ConWebWatch story
ConWebWatch home About ConWebWatch ConWebWatch archive Letters to and from ConWebWatch Who's behind the news sites that ConWebWatch watches? Related links Buy books and more through ConWebWatch ConWebBlog: the weblog of ConWebWatch


NewsMax once again (twice again, actually) can't tell the difference between a press release and real news.

By Terry Krepel
Posted 5/30/2000

Maybe they were anticipating the long Memorial Day weekend a little too much. Maybe they're firmly in the pocket of their benefactors. Maybe they're just lazy. Whatever the reason, NewsMax has seen fit to publish nearly verbatim two more Judicial Watch press releases under a NewsMax byline.

That brings the total to at least three. ConWebWatch has already noted the first one.

The latest offenses occurred within five days of each other (Judicial Watch's Larry Klayman is a very busy man, with at least 58 lawsuits pending against the Clinton administration). The first was May 22 regarding Donato Dalrymple's $100 million lawsuit against Attorney General Janet Reno and two other officials. The NewsMax story includes virtually all the text of the press release, adding a paragraph about a press conference that came from, yes, another Judicial Watch press release.

The second occurred on May 26 regarding a ruling in Judicial Watch's lawsuit over FBI files. The White House had appealed a ruling by Klayman's favorite judge, Royce Lamberth, that President Clinton violated the privacy of Kathleen Willey, who has accused Clinton of sexual misconduct, by publicly releasing letters she had written to him. The only significant difference between the NewsMax story and the press release is that NewsMax breaks up some of the longer paragraphs. The only other reference to this story on NewsMax was a link to an news article on Yahoo that has since disappeared.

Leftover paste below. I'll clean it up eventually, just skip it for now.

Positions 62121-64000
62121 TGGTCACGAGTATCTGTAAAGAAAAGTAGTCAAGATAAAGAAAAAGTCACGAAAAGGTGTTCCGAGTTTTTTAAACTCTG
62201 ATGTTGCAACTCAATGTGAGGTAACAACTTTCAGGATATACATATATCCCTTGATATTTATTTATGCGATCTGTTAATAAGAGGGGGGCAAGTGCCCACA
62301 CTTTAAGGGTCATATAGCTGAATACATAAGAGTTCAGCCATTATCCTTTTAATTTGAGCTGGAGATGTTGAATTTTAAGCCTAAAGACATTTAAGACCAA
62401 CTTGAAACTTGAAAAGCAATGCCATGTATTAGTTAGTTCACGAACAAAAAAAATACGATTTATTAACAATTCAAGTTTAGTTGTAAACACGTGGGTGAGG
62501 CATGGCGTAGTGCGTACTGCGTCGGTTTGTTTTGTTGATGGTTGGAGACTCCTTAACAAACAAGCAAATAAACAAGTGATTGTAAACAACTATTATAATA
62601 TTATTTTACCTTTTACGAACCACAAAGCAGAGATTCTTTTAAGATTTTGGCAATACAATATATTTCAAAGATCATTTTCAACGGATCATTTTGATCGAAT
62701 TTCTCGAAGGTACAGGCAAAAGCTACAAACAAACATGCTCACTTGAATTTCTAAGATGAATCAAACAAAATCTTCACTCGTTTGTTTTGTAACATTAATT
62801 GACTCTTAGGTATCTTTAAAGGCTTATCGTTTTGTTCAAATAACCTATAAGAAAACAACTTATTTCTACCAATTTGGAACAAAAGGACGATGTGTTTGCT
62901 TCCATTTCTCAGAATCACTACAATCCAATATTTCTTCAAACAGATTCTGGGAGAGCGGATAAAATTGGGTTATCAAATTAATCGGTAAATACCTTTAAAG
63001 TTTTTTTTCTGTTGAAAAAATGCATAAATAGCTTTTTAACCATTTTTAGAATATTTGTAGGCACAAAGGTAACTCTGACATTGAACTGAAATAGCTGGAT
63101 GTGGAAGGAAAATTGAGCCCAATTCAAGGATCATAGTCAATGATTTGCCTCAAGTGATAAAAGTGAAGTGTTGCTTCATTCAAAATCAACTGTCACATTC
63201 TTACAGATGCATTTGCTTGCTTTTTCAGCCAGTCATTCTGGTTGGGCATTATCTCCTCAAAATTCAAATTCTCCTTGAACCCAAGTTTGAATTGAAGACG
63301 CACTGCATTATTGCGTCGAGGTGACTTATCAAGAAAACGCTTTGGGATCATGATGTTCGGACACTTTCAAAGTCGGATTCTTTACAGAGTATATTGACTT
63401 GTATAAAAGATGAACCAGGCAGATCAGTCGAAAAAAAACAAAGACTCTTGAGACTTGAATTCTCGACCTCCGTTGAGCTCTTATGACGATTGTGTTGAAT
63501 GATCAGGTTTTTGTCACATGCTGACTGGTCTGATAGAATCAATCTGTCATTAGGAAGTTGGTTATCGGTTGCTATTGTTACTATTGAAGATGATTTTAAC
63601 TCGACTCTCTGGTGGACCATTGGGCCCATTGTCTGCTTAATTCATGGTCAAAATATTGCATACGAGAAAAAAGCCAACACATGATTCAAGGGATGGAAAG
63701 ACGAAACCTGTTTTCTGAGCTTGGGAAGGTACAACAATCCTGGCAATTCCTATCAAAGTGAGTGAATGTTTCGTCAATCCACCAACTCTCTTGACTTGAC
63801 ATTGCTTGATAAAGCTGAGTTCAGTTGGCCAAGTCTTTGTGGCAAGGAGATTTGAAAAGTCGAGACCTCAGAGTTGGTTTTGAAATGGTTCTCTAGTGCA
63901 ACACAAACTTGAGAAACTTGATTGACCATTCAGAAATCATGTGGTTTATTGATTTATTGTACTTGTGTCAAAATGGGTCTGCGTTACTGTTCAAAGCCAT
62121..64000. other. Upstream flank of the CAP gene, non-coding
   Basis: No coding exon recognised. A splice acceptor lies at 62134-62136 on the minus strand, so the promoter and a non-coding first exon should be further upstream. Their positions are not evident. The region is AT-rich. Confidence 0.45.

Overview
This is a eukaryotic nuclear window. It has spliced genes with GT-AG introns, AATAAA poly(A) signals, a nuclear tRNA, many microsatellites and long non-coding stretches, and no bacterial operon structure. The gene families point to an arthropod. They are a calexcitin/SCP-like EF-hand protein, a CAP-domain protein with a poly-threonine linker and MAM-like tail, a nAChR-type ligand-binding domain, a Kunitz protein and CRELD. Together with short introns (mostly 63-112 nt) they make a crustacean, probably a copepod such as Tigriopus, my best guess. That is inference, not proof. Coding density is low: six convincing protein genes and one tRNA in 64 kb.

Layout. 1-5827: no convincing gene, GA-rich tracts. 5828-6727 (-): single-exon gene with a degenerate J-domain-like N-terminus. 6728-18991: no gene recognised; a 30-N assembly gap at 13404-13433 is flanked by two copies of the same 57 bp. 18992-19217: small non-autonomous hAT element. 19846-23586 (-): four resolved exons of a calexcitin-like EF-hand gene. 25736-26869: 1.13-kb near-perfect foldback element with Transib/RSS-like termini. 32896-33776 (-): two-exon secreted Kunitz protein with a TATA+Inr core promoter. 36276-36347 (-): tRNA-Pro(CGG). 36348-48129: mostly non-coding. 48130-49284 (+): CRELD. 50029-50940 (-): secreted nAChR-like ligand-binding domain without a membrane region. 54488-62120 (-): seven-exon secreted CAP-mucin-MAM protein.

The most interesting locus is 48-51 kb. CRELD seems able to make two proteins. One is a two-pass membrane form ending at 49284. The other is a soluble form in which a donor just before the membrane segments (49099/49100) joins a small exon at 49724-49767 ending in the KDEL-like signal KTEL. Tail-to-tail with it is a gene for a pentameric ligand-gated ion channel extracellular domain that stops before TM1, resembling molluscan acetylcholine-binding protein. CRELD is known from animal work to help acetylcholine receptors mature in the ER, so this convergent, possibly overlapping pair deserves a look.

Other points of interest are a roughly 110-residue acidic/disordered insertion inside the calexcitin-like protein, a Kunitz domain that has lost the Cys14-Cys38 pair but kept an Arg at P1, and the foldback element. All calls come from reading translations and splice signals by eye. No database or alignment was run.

Interestingly enough, WorldNetDaily pulled a similar tactic, posting a since-departed link on the story from Fox News. In its place is a commentary from Klayman that is basically a puff piece on Lamberth. (Sucking up to the judge? Isn't that akin to bribery?) So the only record of this story on these two "news" sites will be biased, one-sided accounts.

What will get missed by those who dare to rely on these sites for information is the fact that although the appeals court turned down the White House appeal, it criticized Lamberth's ruling as "gratuitous" and "superfluous." This will show up nowhere on NewsMax, while Klayman touches on it in his WorldNetDaily commentary as an example of what a wonderful guy Lamberth is and what evil liberals the appeals court judges are.

Again: These are not truthful, comprehensive accounts that will end up in the archives of NewsMax and WorldNetDaily, since neither site archives its links to outside news sources. Anyone relying on these sites for factual information about this story -- which is likely, considering the overall anti-Clinton nature of both of these sites that would attract both the Clinton-hater and those who study them -- are going to be deceived.

WorldNetDaily's Joseph Farah considers his site to be "the next great journalistic institution." The bias, sloth and unfairness that NewsMax and WorldNetDaily demonstrate here make this kind of "institution" one most of us can do without.

Send this page to:
The latest from

In Association with
Support This Site

home | letters | archive | about | links | shop

This site © Copyright 2000 Terry Krepel